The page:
US Customs and Border Protection said it had seen enough evidence to launch an investigation after petitions from British campaigners, Sky News reported at the start of this month. 

In response, Boohoo defended its labour practices and said it was ‘not aware of any investigation’. 

Duncan Jepson who runs Liberty Shared, a charity that campaigns against modern slavery, argued that Boohoo was not doing enough to investigate claims of suspected forced Labour at its suppliers’ factories in Leicester.  

Boohoo - owned by Mahmud Kamani (pictured left with Snoop Dogg, Boohoo CEO Carol Kane and his son Samir Kamani in 2018) - has now bought Dorothy Perkins, Wallis and Burton for £25m, weeks after purchasing Debenhams

Boohoo – owned by Mahmud Kamani (pictured left with Snoop Dogg, Boohoo CEO Carol Kane and his son Samir Kamani in 2018) – has now bought Dorothy Perkins, Wallis and Burton for £25m, weeks after purchasing Debenhams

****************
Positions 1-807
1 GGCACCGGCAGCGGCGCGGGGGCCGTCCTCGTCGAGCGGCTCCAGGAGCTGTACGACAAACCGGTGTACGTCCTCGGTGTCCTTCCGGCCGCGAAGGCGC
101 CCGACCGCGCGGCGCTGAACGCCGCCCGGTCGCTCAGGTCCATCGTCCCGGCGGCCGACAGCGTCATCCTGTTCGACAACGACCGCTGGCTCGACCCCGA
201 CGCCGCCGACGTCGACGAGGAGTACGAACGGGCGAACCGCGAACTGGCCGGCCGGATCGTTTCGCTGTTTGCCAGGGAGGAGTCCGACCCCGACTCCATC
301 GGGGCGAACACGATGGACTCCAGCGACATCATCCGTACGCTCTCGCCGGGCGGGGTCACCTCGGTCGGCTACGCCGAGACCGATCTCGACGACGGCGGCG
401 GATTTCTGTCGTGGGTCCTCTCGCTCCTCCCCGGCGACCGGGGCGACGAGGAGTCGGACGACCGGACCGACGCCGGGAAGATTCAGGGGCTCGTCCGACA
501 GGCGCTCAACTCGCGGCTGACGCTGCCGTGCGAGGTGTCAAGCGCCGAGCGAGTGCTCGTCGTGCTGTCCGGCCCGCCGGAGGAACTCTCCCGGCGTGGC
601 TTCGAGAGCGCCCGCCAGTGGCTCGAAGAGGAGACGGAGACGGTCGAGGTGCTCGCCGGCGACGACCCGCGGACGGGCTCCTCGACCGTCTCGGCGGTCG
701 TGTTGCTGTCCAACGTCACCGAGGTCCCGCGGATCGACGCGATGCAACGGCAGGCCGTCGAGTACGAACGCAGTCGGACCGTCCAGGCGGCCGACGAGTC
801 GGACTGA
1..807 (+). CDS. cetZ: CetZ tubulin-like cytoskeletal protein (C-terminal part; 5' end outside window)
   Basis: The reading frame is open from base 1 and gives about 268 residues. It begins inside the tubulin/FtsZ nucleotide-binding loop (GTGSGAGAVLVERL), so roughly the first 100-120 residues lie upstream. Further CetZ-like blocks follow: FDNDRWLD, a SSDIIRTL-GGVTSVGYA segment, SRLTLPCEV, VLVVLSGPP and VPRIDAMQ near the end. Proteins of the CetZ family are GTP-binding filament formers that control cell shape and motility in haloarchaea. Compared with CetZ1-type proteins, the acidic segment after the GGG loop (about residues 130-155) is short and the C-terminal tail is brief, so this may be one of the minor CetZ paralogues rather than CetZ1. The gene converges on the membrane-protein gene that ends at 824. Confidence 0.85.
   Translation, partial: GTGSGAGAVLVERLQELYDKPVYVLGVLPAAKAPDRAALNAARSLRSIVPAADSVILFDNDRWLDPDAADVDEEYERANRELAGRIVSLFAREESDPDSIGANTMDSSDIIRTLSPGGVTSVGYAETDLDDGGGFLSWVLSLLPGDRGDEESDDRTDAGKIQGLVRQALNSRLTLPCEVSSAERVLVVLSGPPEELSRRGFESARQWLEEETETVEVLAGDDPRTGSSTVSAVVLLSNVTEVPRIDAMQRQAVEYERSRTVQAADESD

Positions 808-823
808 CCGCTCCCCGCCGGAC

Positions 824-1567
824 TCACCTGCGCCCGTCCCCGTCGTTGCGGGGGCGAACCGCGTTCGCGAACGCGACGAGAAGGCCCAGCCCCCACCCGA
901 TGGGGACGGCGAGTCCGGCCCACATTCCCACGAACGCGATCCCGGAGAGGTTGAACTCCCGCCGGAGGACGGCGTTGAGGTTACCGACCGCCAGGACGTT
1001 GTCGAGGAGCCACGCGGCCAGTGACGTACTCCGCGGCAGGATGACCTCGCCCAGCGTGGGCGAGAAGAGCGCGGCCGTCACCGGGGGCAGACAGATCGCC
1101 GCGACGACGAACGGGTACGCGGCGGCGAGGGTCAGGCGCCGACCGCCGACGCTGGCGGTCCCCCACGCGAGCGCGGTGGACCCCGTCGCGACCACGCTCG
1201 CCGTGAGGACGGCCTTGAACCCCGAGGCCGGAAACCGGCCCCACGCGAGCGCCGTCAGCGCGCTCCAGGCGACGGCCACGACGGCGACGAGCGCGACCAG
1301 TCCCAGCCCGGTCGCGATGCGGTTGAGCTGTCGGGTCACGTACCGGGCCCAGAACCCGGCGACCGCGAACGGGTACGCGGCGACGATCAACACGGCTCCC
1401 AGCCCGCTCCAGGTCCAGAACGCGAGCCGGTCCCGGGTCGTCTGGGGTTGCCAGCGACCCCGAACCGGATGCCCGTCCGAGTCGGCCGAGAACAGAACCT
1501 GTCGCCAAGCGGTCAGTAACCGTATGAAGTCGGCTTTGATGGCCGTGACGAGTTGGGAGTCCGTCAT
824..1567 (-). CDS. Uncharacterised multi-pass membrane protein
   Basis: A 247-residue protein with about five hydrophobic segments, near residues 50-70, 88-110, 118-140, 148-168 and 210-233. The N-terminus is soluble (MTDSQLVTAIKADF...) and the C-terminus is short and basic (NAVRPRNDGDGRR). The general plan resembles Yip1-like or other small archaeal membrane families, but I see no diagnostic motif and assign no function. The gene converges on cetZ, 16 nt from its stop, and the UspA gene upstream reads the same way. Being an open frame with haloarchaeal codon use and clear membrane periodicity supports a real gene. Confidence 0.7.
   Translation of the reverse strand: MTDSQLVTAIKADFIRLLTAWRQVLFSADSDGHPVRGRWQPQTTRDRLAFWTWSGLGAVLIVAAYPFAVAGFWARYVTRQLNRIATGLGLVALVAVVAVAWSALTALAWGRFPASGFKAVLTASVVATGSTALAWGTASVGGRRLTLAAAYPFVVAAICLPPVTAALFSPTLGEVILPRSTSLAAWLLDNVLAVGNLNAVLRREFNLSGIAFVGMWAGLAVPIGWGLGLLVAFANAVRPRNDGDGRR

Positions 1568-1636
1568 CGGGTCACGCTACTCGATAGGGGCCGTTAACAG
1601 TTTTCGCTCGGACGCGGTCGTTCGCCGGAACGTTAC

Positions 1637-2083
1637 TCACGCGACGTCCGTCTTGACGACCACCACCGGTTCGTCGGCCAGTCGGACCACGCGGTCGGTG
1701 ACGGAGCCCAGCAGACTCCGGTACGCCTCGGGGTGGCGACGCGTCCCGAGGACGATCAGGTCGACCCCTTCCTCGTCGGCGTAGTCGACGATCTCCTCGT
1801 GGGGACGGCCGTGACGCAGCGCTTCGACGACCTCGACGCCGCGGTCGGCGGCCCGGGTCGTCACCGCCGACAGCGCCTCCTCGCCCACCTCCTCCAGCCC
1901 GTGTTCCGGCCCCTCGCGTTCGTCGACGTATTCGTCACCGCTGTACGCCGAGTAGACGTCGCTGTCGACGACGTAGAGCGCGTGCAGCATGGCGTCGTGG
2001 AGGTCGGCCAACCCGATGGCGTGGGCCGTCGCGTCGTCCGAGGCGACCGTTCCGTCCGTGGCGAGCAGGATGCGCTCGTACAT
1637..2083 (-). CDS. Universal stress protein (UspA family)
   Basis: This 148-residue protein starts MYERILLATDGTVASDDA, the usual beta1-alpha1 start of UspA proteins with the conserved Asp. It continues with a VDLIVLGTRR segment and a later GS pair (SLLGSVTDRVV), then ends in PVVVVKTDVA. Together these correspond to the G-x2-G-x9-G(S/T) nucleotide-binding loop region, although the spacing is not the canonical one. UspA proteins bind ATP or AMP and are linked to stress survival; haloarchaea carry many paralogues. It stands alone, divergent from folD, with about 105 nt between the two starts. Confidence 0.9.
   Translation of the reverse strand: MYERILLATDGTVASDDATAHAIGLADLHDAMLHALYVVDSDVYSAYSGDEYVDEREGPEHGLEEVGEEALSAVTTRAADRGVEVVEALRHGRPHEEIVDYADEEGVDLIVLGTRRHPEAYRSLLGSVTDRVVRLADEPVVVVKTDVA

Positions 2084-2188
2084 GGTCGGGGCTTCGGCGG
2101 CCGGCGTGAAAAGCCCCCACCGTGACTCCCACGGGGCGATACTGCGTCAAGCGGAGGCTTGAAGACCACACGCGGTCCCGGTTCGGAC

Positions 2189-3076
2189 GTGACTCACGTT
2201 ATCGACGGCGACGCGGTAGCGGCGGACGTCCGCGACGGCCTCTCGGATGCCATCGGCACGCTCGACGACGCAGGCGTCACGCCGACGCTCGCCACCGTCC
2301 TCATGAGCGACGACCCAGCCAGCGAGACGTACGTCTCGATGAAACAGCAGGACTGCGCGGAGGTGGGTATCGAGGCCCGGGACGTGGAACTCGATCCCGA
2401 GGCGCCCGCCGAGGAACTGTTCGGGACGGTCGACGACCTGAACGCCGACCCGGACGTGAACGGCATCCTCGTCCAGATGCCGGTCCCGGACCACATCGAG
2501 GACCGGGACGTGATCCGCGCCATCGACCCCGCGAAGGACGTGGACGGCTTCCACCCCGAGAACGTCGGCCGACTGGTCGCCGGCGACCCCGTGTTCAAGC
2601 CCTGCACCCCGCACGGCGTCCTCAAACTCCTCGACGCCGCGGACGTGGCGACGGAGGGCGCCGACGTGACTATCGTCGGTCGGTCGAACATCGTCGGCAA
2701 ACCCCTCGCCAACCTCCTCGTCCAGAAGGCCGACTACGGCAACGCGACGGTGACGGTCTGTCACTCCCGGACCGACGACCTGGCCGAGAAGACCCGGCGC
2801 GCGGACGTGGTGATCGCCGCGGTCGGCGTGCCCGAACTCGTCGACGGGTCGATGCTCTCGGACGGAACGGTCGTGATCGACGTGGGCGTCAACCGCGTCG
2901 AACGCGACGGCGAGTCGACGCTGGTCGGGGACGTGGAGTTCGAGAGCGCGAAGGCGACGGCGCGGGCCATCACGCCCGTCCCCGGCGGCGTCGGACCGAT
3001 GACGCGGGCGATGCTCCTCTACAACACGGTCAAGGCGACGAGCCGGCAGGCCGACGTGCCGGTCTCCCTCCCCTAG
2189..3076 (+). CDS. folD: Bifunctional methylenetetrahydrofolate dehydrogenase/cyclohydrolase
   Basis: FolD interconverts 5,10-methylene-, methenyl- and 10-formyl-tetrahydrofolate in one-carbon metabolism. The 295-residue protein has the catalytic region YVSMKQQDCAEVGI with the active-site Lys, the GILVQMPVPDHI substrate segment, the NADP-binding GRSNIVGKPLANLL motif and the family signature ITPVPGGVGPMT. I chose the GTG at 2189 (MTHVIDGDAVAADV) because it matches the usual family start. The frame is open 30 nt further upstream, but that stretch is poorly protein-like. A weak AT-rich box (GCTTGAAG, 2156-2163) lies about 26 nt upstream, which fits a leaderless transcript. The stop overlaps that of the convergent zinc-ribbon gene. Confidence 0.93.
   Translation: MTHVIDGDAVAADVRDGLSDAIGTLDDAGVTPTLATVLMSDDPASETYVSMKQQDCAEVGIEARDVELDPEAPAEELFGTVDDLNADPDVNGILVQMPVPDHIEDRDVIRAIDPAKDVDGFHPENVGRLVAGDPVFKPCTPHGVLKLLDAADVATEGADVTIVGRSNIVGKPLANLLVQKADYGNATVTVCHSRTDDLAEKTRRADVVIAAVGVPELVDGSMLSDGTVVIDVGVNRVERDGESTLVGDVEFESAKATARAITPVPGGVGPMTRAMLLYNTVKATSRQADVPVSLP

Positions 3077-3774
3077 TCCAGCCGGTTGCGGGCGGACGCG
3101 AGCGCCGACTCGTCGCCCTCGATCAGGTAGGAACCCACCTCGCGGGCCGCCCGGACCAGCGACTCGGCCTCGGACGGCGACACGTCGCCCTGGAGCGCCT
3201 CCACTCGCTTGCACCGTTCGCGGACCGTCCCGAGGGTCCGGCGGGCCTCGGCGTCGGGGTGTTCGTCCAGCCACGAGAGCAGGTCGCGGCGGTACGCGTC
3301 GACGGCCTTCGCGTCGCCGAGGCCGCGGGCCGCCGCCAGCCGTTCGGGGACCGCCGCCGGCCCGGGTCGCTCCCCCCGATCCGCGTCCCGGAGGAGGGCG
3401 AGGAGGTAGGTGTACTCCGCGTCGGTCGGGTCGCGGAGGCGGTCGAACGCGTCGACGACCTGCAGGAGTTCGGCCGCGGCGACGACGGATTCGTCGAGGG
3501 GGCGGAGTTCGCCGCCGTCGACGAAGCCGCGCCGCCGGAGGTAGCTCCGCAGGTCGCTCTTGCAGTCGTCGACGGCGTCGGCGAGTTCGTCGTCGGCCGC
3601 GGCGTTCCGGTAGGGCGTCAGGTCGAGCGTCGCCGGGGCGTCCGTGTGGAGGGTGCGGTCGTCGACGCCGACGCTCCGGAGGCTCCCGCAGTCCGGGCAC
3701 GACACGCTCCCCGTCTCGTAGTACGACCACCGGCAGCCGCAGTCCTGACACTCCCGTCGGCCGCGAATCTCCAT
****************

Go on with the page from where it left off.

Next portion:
He said: ‘The evidence of Boohoo and forced labour is quite compelling. I think it will be a wake-up call for British institutions about how they’re handling modern slavery enforced labour, particularly in a community like Leicester East.

‘What we’d all like, those of us interested in improving labour conditions, is for Boohoo to really get to grips with governance of their supply chain to ensure there is no wage theft and people have proper contracts.’  

Boohoo tells Leicester suppliers not to sub-contract after sweatshop scandal

Boohoo told its Leicester-based suppliers that all clothes must be made in-house and cut ties with all sub-contractors. 

The company launched an ‘immediate investigation’ saying it was ‘shocked and appalled’ by the revelations workers in the city were paid as little as £3.50 an hour.

Home Secretary Priti Patel said the alleged conditions in the city were ‘truly appalling’, while critics said the reality of Leicester’s sweatshop garment industry has been an ‘open secret’ for many years.